Sure, you've heard of prostate cancer. But how aware of it are you?
Probably not much more than I was when -- after an inadvertent test last year -- I learned that I had prostate cancer. And for those who consider it an "old man's disease," I was 35 years old.
Now I'm making it my mission to raise America's awareness of this disease, which will kill 33,000 American husbands, fathers, sons and brothers this year. I believe we all can help, which is why I launched the Blue Cure Foundation, a 501(c)(3) non-profit.
It's also why I ardently support September's National Prostate Cancer Awareness Month, for which I've produced a special 90-second "Go Blue!" video I urge you to see, either on this page or at http://youtu.be/yiY5GoLdkG4.
In it, you'll find tips on how to "Go Blue!' so we all can combat men's prostate cancer, much as the "pink" movement has done for women's breast cancer.
You can "wear blue" by donning blue ribbons, neckties or wristbands. You can "network blue" by changing Twitter and Facebook profile pictures to blue squares for a month. And you can "speak blue" by exhorting male friends and relatives to get earlier screenings and adopt healthier lifestyles for food and exercise.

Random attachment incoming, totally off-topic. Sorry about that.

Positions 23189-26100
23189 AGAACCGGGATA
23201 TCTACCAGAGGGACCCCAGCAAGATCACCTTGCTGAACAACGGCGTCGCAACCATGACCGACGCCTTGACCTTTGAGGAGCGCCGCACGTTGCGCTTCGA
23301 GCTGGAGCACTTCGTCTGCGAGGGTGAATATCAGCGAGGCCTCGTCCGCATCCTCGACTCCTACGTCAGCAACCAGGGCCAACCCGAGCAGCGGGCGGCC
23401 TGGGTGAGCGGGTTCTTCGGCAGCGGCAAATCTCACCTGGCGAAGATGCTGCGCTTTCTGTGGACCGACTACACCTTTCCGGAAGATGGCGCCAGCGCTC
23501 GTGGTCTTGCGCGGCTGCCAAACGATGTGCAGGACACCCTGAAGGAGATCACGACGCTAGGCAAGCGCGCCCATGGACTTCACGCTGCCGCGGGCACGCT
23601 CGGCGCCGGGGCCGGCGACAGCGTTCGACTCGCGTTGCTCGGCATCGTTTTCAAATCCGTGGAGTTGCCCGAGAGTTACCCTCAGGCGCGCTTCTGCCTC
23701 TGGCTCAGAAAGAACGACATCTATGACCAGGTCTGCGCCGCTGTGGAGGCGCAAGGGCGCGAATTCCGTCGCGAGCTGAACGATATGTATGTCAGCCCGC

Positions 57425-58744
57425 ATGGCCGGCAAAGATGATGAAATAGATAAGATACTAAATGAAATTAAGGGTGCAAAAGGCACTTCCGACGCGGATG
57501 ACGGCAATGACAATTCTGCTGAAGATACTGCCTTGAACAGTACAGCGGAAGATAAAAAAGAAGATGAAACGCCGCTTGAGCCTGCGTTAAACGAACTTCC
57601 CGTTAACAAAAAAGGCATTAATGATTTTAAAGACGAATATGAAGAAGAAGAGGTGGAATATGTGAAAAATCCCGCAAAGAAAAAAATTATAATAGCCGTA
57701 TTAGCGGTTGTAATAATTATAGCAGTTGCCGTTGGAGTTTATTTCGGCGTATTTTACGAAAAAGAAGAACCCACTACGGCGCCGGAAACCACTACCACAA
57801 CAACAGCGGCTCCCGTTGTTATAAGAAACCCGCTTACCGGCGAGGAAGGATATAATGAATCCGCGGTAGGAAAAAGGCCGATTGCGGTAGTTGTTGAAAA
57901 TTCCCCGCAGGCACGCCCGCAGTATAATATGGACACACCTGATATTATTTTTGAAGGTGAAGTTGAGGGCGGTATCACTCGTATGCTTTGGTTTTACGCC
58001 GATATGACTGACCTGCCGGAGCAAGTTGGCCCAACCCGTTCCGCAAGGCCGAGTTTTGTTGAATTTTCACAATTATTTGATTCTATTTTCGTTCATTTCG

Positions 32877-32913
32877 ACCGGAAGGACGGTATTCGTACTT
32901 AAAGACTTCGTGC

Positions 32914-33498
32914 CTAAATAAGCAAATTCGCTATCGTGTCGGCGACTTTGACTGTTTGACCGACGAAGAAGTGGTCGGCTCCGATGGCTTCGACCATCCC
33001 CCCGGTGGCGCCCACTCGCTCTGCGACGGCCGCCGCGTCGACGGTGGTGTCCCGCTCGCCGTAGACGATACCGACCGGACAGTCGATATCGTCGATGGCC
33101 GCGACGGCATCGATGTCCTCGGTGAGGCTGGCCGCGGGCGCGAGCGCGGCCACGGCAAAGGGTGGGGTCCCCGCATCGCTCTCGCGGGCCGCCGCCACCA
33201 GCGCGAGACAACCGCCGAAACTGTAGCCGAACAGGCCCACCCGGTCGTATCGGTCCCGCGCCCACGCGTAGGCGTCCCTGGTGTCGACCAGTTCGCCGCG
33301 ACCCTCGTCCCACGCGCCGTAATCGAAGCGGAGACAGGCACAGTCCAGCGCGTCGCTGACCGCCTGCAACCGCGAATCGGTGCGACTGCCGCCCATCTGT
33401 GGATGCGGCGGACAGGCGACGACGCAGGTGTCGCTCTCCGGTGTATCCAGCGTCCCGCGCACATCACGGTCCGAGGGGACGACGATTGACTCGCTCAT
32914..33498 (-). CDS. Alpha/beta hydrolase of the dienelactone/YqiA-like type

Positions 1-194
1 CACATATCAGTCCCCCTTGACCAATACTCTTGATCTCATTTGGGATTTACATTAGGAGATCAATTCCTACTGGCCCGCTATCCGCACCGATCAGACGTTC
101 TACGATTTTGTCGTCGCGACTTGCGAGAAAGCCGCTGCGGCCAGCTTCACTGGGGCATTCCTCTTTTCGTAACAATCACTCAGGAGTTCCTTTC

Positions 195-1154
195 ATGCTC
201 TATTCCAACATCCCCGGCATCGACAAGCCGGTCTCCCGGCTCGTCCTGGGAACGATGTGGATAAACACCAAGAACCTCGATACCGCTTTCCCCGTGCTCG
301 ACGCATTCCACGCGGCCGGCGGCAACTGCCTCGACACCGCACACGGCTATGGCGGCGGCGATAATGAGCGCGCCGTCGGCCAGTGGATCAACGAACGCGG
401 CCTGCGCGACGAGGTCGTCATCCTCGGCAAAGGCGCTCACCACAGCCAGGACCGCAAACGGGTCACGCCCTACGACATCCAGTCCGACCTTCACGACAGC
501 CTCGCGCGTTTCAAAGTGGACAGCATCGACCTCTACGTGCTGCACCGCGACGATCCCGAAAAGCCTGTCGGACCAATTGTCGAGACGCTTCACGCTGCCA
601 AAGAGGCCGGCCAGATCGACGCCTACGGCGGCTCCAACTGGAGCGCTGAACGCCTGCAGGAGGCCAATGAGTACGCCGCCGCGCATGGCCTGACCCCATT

You also can "speak blue" by asking business, government, civic and social leaders to take action. I'm doing that in my hometown of Houston, where City Hall will be bathed in blue light for one week in September to draw more light to a type of cancer that takes the lives of so many American men each year.
You'd think that we'd be beyond this point, yet prostate cancer is still seriously underreported and underfunded. That's despite the fact that over 217,000 American males were diagnosed last year.
I was one of them, so what makes me so special? Well, what makes any of us special? It's because we're human beings -- not statistics. And some of us -- me included -- are fighting back.
The Blue Cure Foundation (www.bluecure.org) advises men to start getting screened for prostate cancer at age 30, not 40. It also encourages men to adopt healthier lifestyles and supports the research being done to find a cure. Ultimately, the foundation is clamoring for more awareness.
None of us can do this alone. We need collective action, which can come with greater awareness.
That's why this month is so important. If we can't spike awareness during National Prostate Cancer Awareness Month, when can we? Now is the time. Now we must seize the moment.
Many already have, and I thank such high-profile Blue Cure supporters as actors Fran Drescher, Bob Saget and Sir Roger Moore, model Hope Dworaczyk, former U.S. Secretary of Education Rod Paige and Houston Texans quarterback Matt Schaub.
But we also need you -- and that's why I'm reaching out.
Please view my "Go Blue!" video and heed its message. The life you ultimately save may be that of a brother, father, son -- or yourself. And if that's not worth our greater awareness, I don't know what is.